Over the last few years, mobile internet, mobile apps, mobile advertising, and mobile commerce grew fast and drove rapid growth in the mobile economy. There is an increasing interest in research and practice that taps into the big data opportunity that specifically pertains to mobile generated data, which leverages the uniqueness of mobile data for targeting the right customer, with the right message, at the right location, at the right time, and on the right device. Companies are using information-based strategies (e.g., location-based services) to target consumers, including geo-fencing (i.e., sending mobile coupons to people within the virtual perimeter of a focal store), geo-conquesting (i.e., sending mobile coupons to people within the virtual perimeter of a competitor’s store), Bluetooth-based beacons (i.e., sending deals to devices within venues), and hyper-contextual targeting (i.e., using environmental contexts such as weather and crowdedness). As consumers increasingly use multiple devices, would such information strategy vary across different devices? The answer is yes. As consumers’ attention differs across mobiles, tablets and PCs, so does the information strategy. We work with companies and mobile advertising platforms to investigate how consumers evaluate information, search, and react to information strategies differently across different devices. We find consumers have different mindsets when they are exposed to information, depending on the device they use to access the information, the tasks they perform, the location they are in, and the time of day. When consumers are in a deliberative mindset, they evaluate information more cognitively; when consumers are in a leisure mindset, they evaluate information more affectively. In a recent study, we find, through a large-scale ad campaign producing more than 70 million ad impressions, that mobile seems to be a very effective information acquisition device, whereas PC and tablet are used more as a conversion device. The findings suggest that when companies boost their search ad spend on mobile, it increases not only how much consumers search on mobile, but it stimulates search across devices. Clicks and conversions also rose across devices when spending on mobile search ads increased. These cross-device effects were stronger for high-funnel mobile keywords (Andrews et al. 2018).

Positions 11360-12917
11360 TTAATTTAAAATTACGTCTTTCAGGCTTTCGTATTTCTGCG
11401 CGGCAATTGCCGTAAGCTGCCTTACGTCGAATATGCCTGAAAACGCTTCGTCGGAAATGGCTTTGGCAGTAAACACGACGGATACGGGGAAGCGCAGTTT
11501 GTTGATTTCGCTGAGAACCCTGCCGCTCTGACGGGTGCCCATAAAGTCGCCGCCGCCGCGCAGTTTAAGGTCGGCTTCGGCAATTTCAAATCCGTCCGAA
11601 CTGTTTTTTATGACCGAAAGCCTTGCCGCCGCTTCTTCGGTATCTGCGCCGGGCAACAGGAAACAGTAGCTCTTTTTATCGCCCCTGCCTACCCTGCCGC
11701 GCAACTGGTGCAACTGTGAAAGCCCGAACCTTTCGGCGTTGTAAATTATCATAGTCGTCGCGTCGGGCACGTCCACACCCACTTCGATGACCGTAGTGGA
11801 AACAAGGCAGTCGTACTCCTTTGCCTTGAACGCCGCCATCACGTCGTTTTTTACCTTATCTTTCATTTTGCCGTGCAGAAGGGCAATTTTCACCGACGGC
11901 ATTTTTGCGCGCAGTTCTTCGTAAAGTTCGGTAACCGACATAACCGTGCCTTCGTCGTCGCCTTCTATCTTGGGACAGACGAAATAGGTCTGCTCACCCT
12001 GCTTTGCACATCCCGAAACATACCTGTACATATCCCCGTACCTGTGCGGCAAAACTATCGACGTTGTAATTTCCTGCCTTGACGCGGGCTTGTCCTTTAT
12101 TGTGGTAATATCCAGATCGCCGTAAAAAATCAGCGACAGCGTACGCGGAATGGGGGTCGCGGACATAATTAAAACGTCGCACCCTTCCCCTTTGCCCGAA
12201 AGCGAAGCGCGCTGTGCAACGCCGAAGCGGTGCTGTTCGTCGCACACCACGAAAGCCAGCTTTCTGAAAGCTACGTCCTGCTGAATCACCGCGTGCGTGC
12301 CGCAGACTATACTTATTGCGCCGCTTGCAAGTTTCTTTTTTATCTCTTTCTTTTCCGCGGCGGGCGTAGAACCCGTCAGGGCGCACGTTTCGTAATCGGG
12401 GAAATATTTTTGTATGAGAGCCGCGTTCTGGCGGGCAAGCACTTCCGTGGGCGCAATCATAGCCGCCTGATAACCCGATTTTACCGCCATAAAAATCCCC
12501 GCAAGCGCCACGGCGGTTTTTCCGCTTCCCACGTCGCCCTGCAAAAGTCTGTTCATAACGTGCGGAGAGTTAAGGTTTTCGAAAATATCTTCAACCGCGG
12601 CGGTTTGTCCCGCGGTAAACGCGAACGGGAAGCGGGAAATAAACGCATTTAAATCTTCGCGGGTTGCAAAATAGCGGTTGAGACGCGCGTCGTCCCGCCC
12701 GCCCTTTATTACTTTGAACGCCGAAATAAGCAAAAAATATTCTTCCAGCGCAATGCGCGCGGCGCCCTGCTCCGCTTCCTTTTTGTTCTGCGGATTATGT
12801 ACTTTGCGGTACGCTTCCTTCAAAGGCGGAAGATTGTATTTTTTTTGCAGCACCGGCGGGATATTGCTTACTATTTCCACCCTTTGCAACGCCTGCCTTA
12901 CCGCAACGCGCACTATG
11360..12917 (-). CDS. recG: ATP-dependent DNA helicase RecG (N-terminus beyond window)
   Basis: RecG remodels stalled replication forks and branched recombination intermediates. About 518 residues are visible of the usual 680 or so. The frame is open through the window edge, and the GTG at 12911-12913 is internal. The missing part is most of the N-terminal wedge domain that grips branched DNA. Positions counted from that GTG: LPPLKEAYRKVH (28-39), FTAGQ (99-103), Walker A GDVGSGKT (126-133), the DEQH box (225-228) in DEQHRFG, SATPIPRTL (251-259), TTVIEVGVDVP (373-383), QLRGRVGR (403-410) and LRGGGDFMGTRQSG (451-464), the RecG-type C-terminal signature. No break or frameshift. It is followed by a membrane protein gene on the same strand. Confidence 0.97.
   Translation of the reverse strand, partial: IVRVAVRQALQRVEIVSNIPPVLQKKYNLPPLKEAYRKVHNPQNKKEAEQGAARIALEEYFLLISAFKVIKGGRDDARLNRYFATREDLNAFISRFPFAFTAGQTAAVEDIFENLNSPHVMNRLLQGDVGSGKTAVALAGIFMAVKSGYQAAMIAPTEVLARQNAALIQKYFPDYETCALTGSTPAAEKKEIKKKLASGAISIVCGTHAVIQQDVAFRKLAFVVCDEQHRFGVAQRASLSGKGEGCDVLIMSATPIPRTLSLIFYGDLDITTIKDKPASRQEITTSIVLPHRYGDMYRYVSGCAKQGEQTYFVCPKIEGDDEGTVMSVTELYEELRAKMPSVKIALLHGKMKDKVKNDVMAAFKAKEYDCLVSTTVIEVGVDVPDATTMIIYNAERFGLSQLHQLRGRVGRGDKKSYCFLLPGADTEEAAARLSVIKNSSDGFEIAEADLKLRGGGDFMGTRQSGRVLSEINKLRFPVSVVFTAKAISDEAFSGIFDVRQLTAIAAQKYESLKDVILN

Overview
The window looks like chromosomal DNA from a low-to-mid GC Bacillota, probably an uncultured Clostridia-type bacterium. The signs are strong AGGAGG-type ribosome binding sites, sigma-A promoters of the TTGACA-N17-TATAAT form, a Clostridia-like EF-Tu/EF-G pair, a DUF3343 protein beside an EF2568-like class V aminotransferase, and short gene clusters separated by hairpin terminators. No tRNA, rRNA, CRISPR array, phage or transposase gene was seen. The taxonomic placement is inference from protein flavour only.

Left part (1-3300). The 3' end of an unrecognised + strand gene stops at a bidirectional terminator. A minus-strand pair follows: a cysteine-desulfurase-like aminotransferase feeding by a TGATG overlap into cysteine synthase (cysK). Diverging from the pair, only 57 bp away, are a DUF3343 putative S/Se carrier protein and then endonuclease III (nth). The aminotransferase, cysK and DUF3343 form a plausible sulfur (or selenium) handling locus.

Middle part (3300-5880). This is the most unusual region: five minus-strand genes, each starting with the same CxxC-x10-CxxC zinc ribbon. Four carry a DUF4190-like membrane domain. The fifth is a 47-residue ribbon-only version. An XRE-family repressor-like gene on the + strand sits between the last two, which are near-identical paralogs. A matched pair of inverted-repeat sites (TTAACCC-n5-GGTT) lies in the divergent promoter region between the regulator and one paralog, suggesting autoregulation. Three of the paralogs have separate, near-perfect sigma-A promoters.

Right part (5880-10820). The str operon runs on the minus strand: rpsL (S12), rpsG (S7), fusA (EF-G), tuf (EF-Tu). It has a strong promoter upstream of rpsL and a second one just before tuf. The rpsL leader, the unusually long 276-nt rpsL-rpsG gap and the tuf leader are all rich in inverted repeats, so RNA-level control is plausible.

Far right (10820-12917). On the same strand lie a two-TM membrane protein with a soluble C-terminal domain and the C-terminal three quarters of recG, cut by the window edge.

For more information regarding this project please contact:
Endowed Professor Digital Business
Academic Director Erasmus Centre for Data Analytics
Tel.: +31 (0) 10 408 1961